10 Most Beautiful Experiments

From NYT via Adam Curry. The 10 most elegant experimental demonstrations as voted by physicists. Chronologically …

Eratosthenes’ measurement of the Earth’s circumference. (7th)
Galileo’s objects falling with constant gravitational acceleration. (2nd)
Galileo’s balls rolling down inclined planes also under gravity. (8th)
Newton’s decomposition of sunlight with a prism. (4th)
Cavendish’s weighing the Earth / measuring gravitational constant. (6th)
Young’s interference experiment showing light as waves. (5th)
Foucault’s pendulum demonstrating Earths rotation. (10th)
Millikan’s oil-drop measurement of electron charge. (3rd)
Rutherford’s discovery of the nucleus by alpha bombardment. (9th)
Jönsson‘s diffraction of electrons behaving as waves. (1st)

Actually, this is just an excuse to post a mention of Jean-Bernard Léon Foucault as distinct from Michel Foucault in response to people constantly asking me “Is that Foucault as in Foucault’s Pendulum ?” Well now we know.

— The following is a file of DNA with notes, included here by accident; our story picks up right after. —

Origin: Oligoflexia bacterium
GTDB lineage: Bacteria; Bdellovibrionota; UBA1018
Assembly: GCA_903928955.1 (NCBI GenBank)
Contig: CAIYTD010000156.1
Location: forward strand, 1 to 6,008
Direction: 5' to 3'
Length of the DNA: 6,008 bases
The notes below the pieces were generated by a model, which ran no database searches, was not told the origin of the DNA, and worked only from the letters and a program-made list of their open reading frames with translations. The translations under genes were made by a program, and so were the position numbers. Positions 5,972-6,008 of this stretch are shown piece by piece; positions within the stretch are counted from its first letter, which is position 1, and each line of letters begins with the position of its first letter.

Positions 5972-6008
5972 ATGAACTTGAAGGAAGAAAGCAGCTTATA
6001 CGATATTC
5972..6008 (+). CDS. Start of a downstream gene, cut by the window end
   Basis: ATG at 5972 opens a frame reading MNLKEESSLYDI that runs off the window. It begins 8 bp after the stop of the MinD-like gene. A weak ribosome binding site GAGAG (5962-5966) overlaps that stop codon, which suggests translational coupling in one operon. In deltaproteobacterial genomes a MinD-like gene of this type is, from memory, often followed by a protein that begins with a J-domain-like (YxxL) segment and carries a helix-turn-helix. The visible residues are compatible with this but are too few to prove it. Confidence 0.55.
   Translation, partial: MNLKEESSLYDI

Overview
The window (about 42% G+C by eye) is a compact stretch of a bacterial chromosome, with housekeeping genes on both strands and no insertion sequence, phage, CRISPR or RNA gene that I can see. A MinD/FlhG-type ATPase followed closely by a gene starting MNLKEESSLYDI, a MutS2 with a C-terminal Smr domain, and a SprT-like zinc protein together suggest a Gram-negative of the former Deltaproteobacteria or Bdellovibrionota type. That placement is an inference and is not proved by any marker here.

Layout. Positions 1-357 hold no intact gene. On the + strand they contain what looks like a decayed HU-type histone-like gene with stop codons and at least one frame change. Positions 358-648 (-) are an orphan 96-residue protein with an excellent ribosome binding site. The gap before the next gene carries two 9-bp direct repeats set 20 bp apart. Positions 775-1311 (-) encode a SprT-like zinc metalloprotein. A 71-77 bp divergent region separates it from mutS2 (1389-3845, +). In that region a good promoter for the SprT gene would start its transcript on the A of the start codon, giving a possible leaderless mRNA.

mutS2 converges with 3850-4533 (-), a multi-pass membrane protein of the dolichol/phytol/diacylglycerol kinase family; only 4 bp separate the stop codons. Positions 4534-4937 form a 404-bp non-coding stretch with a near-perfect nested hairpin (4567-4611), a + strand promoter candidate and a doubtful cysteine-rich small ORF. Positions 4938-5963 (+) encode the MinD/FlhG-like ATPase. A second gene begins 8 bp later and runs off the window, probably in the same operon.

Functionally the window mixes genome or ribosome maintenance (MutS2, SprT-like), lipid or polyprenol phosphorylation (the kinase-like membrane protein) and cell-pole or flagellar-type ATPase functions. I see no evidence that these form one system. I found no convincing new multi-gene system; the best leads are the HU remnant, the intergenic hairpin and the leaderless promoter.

That and the fact that Claus Jönsson remains an obscure individual despite executing what is considered to be the most elegant experimental scientific proof ever, predicted with some certainty by so many more famous theoretical physicists than himself, Einstein included.

A message in that ? Stick to the theory perhaps.

Foucault meets Moby Dick

Almost finished Foucault’s The Order of Things. The powerful chapter on Labour, Life and Language attempts to build fundamental levels of existence based on processes of creation and change (as opposed to being and exchange) in contrast to models based on taxonomies of representation. Labour – Ricardo building fundamental value on Adam Smith, arriving at Marx and Nietzsche, Life – Cuvier building a hierarchy of levels of classification around Lamarck and Jusseau where form is fundamentally subservient to function; Language – Bopp building a process view around Schlegel and Grimm where language is defined by its history of (ongoing) development not frozen in written form, and by the activities, events and processes willed by it’s users, not objects described or represented.